The Lepow Z1 sports a 15.6-inch IPS panel with a 1920 x 1080 resolution, 60Hz refresh rate, and an unspecified response time. The backlight is rated at 300 cd/m2, while the contrast is listed at 1000:1 which is comparable to desktop monitors than the other portable variants we tested. These specifications are not meant for very specific applications like editing or gaming since the screen is limited in some key aspects.
The IPS panel on the Lepow Z1 has a higher pixel density of a little over 142PPI which means it will look sharper and cleaner than most 1080p monitors. It’s almost identical to most laptop screens, so we imagine most users won’t struggle with reading or document processing without scaling. However, the overall virtual space you get is still within the limits of the 1080p resolution, so you don’t get a larger canvass like what 1440p and 4K displays offer.
The Lepow Z1 posted dismal results when it comes to image quality, starting with its limited sRGB coverage of around 65%. Color accuracy suffered through a DeltaE average of 5.2 which is too high for any monitor, even for the office-use variants. Calibration resulted in a DE of 3.6 which is a bit more decent, but still with some noticeable deviations in some shades.
The backlight on the also failed to meet its specification since its limited to 198 cd/m2 at 100% brightness. Contrast is also quite low at 620:1, resulting in high black luminance scores which are then translated into grayish blacks and poor grayscale performance. Using the Z1 in the dark will show these flaws even more, but it’s a mixed bag since its limited brightness will struggle to fight glare when its deployed outdoors.
Panel uniformity on the Lepow Z1 is the most decent since there are practically no backlight leaks on the edges of the display. There is some variance in the spread of the backlight, but it’s too little to notice especially since the contrast is already low. Take note that we cannot guarantee that all Z1 units will perform identically in this regard since there are manufacturing tolerances to consider.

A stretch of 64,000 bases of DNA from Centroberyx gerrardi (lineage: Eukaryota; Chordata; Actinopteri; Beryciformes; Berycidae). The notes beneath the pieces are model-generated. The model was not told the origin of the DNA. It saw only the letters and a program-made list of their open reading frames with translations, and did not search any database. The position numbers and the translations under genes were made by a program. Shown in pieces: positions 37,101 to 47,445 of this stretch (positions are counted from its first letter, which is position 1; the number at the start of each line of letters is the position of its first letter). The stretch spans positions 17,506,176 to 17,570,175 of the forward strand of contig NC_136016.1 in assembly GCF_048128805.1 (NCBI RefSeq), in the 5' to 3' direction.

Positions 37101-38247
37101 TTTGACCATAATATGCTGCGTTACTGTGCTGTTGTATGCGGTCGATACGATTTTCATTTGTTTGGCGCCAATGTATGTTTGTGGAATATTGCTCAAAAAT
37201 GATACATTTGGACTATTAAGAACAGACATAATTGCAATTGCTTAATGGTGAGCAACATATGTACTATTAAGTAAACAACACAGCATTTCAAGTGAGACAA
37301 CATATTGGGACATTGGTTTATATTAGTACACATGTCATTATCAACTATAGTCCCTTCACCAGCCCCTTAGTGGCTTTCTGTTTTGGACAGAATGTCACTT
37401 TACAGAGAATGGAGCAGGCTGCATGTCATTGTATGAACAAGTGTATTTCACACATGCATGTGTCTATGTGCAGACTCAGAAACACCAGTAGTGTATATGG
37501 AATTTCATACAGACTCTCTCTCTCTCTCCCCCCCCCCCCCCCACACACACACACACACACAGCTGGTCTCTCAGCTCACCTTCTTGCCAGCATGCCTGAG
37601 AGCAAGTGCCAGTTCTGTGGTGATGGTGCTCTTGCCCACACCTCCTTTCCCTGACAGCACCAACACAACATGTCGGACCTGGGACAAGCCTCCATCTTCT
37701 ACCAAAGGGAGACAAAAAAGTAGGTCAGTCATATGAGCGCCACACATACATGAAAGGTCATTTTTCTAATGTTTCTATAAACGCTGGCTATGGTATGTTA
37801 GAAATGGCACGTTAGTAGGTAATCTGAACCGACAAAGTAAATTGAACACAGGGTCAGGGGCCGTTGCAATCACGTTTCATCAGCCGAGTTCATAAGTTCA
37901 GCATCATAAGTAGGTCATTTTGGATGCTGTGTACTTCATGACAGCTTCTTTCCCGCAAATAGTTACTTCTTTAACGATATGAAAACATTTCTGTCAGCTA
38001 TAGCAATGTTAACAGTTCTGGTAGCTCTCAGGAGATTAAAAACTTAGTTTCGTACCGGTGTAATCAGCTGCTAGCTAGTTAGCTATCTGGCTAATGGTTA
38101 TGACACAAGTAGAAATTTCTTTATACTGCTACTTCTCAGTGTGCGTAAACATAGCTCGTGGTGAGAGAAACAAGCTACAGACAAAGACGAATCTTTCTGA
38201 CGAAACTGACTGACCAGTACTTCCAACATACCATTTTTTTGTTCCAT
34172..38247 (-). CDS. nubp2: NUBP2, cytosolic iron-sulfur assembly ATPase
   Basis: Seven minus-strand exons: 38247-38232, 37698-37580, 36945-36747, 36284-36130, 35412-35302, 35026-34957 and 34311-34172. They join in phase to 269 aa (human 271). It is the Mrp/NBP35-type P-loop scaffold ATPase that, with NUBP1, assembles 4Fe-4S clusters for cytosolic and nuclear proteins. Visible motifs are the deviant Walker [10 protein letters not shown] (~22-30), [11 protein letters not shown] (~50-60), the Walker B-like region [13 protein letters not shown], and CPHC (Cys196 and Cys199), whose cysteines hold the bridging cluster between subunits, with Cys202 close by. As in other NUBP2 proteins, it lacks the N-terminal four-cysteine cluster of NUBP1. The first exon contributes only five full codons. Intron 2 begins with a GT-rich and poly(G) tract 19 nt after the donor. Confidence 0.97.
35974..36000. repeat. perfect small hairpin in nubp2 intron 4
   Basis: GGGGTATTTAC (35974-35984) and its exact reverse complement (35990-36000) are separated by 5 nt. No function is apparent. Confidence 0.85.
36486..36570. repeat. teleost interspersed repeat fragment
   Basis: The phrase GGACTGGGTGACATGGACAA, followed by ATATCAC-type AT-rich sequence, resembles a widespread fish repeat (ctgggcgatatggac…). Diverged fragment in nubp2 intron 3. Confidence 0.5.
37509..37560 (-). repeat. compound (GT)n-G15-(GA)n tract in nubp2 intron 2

The Lepow Z1 isn’t the most responsive monitor, but its pixels can hold off some blurring in slow-paced or casual games. It’s not recommended for competitive use, but titles like Pokemon Sword and Shield on the Switch or even movies won’t have issues. Moving images do not look sluggish or leave any trails, so you do get a decent entertainment package rolled with the product.
The Lepow Z1 doesn’t have FreeSync, so you cannot rely on VRR for buttery smooth frames with any GPU. However, that won’t be an issue since 1080p at 60Hz is below gaming standards nowadays, so most GPUs and consoles won’t struggle to reach it. We were unable to measure input lag accurately, but we did not find any massive differences when compared to a 60Hz IPS monitor like the BenQ GW2480.
Thoughts on the Lepow Z1
The Lepow Z1 is a tempting piece of kit thanks to its very low price and simple, yet functional design. We like how the brand implemented the features of the monitor such as its connectivity and OSD access, along with its modest size and weight. The portability aspect is very much fulfilled with this product, so we don’t think you will have any complaints if you decide to attach it to your mobile work or gaming station.
However, the biggest downside of the Lepow Z1 is it sacrifices too much of its image quality to presumably meet its price point. The gadget would benefit a lot from factory calibration, so users are greeted with a decent image setting that won’t need tweaking right away. The Lepow Z1 is a practical option if you are looking for a secondary display, but you have to live with limitations that some may consider deal-breaking.
About the Author:
Paolo is a gaming veteran since the golden days of Doom and Warcraft and has been building gaming systems for family, friends, and colleagues since his junior high years. High-performance monitors are one of his fixations and he believes that it’s every citizen’s right to enjoy one. He has gone through several pieces of hardware in pursuit of every bit of performance gain, much to the dismay of his wallet. He now works with Monitornerds to scrutinize the latest gear to create reviews that accentuate the seldom explained aspects of a PC monitor.